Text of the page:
8 reasons why Rene-Martin switched to the Meidjo Binding

Meidjo 2

The Main reason why I Changed form 75mm binding to the Meidjo

Note to the readers: In this article, I will try to give you an honest, but subjective point view. I’m not a gear tester and I have not tried all the bindings on the market. In fact, I have not tried that many. This only reflects my personal opinion and should be taken as such. I’ve put a lot of links pointing to other articles and I hope to help you grasp the essence of my reflexion. Why so much talk about bindings, well for one, it’s the link to the ski. It’s the one piece of equipment that define our sport. Oh, and I haven’t changed bindings every 8 years so I think this is a very important decision…

The Meidjo binding is now in version 2.0

If it ain’t broken, don’t fix it.

The first version was not perfect, nor is any binding in my mind. There were some problems reported by the early adopters.

Early adopters and myself have experienced these problems with the first version, here are some of the things I’ve experienced, seen or heard:

  • The binding plate did ice once on me
  • The heel lifters pins detached and I lost a heel lifter
  • The pins detached in different part of the binding (heard)
  • The front low tech bended and eventually broke (seen)
  • Bindings ripped from the ski (heard)
  • And more I’m sure

Still I had about 20 days in the backcountry with the bindings. And I loved it. Also, I could do a list of similar problems for all bindings on the market, especially on their first year out.

And version 2.0 seems to have solved all those problems and more.

The advantages of the Meidjo are just killing the other options on the market for me.


  1. It’s a TTS alike binding.

Ever since I heard about The M Equipment prototype of a new TTS alike binding, I got exited about the Meidjo binding. You can also listen to the podcast episode on the binding here and also check out my first review of the binding here.


TTS or Telemark Tech System was already on the market and a great option in my mind already. In this article, you will hear me talk about the TTS family bindings. This refers to the original Olympus Mountain Gear’s TTS idea to have the front of the boot attached to a low-tech front piece. The original TTS seems like a great option, I never got the chance to try them.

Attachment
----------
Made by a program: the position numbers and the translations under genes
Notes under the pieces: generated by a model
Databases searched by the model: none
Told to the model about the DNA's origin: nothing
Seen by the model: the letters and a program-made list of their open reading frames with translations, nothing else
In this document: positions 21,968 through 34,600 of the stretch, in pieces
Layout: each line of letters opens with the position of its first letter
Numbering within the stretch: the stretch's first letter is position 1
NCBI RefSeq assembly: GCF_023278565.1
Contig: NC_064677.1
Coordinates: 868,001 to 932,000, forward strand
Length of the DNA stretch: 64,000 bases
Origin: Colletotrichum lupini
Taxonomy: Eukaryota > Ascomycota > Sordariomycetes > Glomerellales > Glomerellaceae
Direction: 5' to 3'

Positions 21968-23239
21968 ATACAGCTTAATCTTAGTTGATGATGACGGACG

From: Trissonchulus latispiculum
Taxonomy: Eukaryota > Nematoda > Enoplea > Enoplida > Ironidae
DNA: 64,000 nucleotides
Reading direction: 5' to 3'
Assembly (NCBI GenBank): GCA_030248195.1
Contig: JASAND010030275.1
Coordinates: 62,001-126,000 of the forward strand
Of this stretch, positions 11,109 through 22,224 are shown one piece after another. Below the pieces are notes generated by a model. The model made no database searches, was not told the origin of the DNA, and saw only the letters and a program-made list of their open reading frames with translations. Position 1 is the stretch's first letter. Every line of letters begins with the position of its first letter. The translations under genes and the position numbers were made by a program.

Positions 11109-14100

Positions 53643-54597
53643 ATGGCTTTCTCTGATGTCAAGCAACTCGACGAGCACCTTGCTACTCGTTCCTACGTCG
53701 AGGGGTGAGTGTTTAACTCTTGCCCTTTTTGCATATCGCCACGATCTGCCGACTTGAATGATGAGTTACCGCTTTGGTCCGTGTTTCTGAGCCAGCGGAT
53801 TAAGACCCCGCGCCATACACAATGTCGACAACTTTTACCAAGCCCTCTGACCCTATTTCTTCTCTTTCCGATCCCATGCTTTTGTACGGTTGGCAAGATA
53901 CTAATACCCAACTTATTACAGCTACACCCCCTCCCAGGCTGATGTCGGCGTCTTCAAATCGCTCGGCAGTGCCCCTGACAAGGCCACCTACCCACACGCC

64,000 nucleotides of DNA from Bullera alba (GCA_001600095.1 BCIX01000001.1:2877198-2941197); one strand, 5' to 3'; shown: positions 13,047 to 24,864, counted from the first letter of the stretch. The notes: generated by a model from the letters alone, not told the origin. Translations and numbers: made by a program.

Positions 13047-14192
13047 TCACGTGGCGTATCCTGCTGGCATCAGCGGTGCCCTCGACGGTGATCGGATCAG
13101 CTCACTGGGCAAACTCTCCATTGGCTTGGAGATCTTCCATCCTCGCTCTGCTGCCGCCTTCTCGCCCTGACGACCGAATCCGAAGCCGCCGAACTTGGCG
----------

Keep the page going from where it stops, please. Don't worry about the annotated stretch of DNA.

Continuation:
It is the first Telemark binding to use this front part of the Alpine Touring (AT) system invented by Dynafit 35 years ago that is still revolutionizing the ski market today.


a Dynafit binding, referred as a low-tech binding or just tech binding

Today, TTS is joined by two other models on the market, the Meidjo and the Moon Light Binding, which really is a clone of the original TTS idea, with some refinements.

Low-tech: I saw all my AT friends just effortlessly climbing up the skin track with there low-tech bindings and light boots and while I was left hustling up the mountain. TTS promised that same efficiency with a simple design.


More than any other reason, the efficiency gained in the touring mode is just ridiculous. And I think Telemark as seen a great lost toward Alpine Touring for that reason only. Non-TTS Telemark is just lost in the dust as a backcountry option.


  1. It skis just as good as what I’m used too.

In the last decade, Telemark became very popular. Well as popular as it ever was. The major improvement came from Telemark boots being stiffer and more than anything else, binding feel became active. From the Rainey Super Loop to the 22 design Hammer Head all the way to NTN, the lack of power on the back ski was a problem of the past.

I skied the SuperLoop for 7 years

I skied the same pair of SuperLoop for 7 years. That durability

To many, NTN is simply too restrictive and the feeling is somewhat lost. Although I don’t agree with this, I totally understand what the challenge is. Telemark is all about the freeheel feeling. And that’s one thing I really like about the Black Diamond O1 or O2 series. It feels right, it skis great with enough power and feeling.

The Meidjo has a lot of the NTN advantages but with the 75mm norm feeling. Can’t go wrong with that.



  1. It’s step-in

You won’t come back to your old system once you get use to this one.

At first I didn’t think that would be a big thing. I’m so used to getting in and out of my 75mm bindings.

But being a ski patroller and a dad, often times I kept my skis on to do some things that I would have been better without.

Installing a safety net, removing snow under my kid’s boots, shovelling a protecting padding. I even avoided gondola because I didn’t like to get on and off my skis.


In my first impressions of the Meidjo, I didn’t step-in the bindings the way it’s supposed to be done. But after a while it became very easy to get in the low-tech toe piece, so the whole step-in became natural. You do have to harm the system before you can step in, but all in all, it’s a major improvement.


  1. The design